Adaptive subspace methods for high-dimensional variable selection
Staerk, Christian; Kateri, Maria (Thesis advisor); Ntzoufras, Ioannis (Thesis advisor); Cramer, Erhard (Thesis advisor)
Dissertation / PhD Thesis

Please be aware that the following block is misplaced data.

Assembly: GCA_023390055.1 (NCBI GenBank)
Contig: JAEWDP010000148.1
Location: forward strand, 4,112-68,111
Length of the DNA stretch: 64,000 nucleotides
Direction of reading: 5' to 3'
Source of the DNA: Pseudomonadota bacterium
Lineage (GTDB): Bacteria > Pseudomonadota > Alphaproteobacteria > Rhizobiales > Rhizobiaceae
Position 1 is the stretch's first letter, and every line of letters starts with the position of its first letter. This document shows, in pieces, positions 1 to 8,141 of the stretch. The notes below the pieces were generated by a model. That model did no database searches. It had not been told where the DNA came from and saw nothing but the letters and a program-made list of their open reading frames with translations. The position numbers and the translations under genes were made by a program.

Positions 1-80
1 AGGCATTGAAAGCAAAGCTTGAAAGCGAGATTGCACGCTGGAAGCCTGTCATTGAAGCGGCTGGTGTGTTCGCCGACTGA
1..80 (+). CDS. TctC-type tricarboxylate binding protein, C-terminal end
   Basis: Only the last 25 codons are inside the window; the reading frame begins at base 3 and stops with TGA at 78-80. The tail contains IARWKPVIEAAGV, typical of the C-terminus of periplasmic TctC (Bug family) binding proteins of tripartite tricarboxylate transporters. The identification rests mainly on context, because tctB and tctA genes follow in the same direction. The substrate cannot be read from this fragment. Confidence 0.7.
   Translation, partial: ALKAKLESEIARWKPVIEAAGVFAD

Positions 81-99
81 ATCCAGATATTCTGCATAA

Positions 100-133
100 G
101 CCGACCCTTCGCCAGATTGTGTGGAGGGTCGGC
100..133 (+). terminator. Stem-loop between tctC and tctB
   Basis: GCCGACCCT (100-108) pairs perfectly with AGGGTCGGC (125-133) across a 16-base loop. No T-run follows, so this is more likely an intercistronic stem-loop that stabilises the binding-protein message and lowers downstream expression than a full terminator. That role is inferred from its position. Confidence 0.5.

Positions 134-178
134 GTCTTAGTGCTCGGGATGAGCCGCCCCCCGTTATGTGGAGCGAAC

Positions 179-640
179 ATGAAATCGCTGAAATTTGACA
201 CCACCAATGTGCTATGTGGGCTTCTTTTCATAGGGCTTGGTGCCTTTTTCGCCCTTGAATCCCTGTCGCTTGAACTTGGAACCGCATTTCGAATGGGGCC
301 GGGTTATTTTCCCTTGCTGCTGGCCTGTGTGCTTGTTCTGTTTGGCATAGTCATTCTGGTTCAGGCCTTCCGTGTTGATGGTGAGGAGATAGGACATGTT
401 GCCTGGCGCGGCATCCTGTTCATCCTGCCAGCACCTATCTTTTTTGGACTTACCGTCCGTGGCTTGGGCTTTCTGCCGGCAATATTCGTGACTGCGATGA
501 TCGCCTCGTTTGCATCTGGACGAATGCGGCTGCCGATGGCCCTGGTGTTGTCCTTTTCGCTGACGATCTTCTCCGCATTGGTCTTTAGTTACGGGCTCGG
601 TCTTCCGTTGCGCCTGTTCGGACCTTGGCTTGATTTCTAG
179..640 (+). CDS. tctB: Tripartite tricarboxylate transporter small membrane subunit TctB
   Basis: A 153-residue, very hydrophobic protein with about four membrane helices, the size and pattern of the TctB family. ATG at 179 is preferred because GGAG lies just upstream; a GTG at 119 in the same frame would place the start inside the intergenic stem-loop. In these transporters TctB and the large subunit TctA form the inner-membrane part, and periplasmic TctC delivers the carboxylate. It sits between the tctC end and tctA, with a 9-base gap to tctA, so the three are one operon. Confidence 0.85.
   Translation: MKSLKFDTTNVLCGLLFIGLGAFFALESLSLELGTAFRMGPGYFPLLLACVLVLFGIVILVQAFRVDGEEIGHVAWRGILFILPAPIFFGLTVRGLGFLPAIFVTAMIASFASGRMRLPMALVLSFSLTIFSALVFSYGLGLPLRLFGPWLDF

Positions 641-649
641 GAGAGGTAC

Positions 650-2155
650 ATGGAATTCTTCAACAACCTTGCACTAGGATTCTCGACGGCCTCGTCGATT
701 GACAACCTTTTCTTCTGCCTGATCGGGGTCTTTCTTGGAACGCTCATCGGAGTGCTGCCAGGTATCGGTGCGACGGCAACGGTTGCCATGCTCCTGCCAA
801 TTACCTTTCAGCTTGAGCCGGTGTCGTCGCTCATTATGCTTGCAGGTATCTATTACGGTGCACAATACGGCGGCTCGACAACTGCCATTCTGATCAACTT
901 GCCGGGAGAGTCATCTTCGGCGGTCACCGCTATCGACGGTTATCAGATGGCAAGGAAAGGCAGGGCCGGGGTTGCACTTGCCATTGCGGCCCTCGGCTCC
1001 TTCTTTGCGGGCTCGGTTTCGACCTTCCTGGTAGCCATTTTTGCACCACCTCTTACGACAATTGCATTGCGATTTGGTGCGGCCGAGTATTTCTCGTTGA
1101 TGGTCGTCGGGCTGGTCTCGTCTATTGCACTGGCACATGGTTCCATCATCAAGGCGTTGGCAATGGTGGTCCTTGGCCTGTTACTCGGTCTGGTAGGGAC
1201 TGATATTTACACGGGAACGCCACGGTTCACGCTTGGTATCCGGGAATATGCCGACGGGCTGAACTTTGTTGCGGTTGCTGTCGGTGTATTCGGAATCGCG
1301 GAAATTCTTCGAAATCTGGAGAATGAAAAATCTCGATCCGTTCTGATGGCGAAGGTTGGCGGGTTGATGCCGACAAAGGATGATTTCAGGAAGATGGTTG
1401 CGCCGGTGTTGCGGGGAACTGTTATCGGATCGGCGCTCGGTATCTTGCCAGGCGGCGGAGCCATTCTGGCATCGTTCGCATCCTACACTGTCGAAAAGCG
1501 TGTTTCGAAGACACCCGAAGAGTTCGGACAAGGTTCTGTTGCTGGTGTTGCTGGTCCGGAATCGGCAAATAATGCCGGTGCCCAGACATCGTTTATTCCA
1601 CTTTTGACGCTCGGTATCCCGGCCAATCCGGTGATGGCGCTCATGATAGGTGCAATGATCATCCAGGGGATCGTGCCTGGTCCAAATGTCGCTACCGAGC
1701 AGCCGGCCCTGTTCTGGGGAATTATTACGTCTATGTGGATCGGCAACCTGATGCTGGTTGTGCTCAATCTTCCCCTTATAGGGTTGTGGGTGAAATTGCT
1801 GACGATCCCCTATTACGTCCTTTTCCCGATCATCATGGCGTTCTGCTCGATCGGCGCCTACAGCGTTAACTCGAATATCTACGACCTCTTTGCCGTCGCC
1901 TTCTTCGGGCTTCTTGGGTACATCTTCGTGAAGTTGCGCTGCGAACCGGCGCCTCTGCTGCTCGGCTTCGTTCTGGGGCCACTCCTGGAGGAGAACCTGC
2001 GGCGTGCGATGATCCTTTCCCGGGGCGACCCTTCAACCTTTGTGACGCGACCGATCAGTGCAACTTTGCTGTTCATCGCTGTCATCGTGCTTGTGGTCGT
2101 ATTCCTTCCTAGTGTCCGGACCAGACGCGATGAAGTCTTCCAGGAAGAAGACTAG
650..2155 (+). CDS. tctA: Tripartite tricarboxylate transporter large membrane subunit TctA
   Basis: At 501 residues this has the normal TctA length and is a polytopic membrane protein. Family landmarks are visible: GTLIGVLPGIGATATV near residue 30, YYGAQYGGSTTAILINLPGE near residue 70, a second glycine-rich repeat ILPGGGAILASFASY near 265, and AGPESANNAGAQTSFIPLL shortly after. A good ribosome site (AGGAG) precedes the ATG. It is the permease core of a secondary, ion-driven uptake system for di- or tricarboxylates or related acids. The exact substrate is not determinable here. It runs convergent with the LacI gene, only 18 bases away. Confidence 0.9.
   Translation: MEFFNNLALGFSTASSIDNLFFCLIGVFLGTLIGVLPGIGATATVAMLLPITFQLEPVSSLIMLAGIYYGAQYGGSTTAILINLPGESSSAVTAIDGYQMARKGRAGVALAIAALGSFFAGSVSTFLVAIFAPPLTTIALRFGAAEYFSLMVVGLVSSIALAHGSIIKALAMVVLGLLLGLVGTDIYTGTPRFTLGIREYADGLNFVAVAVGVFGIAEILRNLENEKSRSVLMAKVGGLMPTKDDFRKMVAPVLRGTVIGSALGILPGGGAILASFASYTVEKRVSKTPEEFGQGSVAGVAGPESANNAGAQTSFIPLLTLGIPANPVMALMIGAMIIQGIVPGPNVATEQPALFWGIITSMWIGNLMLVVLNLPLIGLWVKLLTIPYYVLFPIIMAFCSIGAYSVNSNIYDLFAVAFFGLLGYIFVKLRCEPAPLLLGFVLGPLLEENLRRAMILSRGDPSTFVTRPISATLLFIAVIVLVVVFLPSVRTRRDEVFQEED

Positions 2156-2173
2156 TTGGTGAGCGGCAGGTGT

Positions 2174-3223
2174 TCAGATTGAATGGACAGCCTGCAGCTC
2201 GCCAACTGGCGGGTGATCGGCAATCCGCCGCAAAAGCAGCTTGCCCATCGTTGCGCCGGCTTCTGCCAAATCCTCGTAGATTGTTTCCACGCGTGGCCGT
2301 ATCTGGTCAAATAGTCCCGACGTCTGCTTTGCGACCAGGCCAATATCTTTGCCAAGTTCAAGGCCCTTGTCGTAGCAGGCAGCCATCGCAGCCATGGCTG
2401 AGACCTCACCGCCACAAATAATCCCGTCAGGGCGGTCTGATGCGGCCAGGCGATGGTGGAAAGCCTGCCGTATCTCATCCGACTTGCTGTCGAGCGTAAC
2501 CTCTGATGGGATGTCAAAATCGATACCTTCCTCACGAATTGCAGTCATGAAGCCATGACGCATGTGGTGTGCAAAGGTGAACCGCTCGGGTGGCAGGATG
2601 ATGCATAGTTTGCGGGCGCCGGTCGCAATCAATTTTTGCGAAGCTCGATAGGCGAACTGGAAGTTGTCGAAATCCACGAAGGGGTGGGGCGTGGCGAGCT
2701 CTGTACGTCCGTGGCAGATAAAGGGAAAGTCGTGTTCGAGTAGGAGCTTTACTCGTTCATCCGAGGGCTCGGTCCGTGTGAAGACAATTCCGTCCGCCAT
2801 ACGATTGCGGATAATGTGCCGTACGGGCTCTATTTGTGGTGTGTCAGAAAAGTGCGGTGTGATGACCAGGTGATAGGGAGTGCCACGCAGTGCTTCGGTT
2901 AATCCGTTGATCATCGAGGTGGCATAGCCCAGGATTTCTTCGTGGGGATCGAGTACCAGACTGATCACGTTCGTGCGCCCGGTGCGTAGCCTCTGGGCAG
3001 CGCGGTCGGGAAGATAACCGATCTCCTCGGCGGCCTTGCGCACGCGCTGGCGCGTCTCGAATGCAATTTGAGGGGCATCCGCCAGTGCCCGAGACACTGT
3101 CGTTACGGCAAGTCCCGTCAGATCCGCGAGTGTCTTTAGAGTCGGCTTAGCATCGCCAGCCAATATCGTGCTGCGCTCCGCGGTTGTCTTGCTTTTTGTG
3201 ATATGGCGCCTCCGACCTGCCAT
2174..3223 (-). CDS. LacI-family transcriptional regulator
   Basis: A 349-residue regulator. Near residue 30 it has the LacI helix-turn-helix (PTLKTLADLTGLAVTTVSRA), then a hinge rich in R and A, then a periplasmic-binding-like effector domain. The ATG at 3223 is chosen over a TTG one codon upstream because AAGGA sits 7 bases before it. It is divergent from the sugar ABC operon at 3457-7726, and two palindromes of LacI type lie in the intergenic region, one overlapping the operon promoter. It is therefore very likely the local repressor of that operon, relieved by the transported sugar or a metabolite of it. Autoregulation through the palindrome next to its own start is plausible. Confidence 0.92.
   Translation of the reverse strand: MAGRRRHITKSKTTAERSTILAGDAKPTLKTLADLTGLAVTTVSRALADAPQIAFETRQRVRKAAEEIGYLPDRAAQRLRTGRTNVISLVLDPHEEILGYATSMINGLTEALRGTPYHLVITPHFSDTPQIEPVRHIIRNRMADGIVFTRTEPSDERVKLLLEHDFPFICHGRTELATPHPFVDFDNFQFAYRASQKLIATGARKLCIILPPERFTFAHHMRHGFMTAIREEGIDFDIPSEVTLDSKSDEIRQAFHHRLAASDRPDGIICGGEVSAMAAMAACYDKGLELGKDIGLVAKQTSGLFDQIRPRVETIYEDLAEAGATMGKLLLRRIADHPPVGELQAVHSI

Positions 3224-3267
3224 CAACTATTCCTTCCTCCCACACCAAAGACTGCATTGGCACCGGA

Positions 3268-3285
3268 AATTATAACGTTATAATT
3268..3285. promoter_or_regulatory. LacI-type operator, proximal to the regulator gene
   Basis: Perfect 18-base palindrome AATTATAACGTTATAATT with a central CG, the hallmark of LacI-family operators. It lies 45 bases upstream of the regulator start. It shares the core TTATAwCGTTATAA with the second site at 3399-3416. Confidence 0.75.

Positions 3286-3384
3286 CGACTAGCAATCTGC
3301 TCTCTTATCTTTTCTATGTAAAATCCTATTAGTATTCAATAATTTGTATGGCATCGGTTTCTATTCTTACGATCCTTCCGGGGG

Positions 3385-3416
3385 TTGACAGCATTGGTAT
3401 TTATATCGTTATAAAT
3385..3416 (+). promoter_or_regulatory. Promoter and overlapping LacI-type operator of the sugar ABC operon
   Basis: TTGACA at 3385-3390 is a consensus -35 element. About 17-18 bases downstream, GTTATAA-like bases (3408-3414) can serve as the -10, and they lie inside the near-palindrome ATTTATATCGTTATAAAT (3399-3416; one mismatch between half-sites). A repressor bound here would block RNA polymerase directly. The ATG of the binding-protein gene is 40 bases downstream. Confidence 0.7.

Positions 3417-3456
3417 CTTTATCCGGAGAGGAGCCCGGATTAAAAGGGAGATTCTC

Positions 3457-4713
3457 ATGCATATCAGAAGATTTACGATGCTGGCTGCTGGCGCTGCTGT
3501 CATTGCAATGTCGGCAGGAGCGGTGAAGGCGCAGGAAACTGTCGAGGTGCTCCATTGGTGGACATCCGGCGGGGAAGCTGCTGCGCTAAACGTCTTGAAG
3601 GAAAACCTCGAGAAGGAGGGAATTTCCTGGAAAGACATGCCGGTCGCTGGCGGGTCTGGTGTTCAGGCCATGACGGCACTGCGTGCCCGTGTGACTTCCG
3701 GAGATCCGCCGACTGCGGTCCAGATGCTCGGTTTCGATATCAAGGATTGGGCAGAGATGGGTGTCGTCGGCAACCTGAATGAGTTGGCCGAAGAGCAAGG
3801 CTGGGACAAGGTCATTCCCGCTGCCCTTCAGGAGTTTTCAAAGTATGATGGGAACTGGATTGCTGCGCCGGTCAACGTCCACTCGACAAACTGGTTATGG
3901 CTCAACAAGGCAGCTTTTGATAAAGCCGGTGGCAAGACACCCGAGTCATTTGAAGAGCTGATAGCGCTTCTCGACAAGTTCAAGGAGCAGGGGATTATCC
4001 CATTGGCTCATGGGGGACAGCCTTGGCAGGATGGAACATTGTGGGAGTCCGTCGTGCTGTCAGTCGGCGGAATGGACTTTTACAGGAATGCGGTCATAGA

Due to recent advancements in fields such as information technology and genomics, nowadays one commonly faces high-dimensional data where the number of explanatory variables is possibly much larger than the number of observations. In such situations one is particularly interested in variable selection, meaning that one aims at identifying a sparse model with a relatively small subset of variables that fits and ideally explains the observed data well. This thesis deals with the variable selection problem in the setting of high-dimensional generalized linear models (GLMs). While many variable selection methods like the Lasso are based on solving convex $\ell_1$-type relaxations of the original problem, a main motive of this work is the desire to provide solutions to generally NP-hard $\ell_0$-regularized problems induced by model selection criteria such as the Extended Bayesian Information Criterion (EBIC). For this purpose, the Adaptive Subspace (AdaSub) method is proposed which is based on the idea of adaptively solving several low-dimensional sub-problems of the original high-dimensional problem. AdaSub is a stochastic algorithm which sequentially adapts the sampling probabilities of the individual variables based on their currently estimated "importance". It is shown that the updating scheme of AdaSub can be motivated in a Bayesian way and that the method "converges correctly" against the best model according to the employed criterion, provided that the so-called ordered importance property (OIP) is satisfied. Furthermore, the variable selection consistency of AdaSub is proved under suitable conditions. Since solving the sampled sub-problems can be computationally expensive for GLMs different than the normal linear model, "greedy" modifications of AdaSub are introduced which provide approximate solutions to the sub-problems. It is argued that BackAdaSub, a version of AdaSub based on Backward Stepwise Selection, may be used as an efficient surrogate algorithm. The "correct convergence" of BackAdaSub can be guaranteed under the modified ordered importance property (MOIP), which is a stronger condition than the original OIP. The performance of AdaSub and BackAdaSub in comparison to other prominent competitors such as the Lasso, the Adaptive Lasso, the SCAD and Stability Selection is investigated via various simulated and real data examples in the framework of linear and logistic regression models. Finally, a Metropolized version of AdaSub, called the MAdaSub algorithm, is proposed for sampling from posterior model distributions in the Bayesian variable selection context. MAdaSub is an adaptive Markov Chain Monte Carlo (MCMC) algorithm which sequentially adjusts the proposal distribution based on the information from the previously sampled models. It is shown that the MAdaSub algorithm is ergodic despite its continuing adaptation, i.e. "in the limit" it samples from the correct target distribution. Through simulated and real data examples it is demonstrated that MAdaSub can provide stable estimates of posterior marginal inclusion probabilities even for very high-dimensional and multimodal posterior model distributions.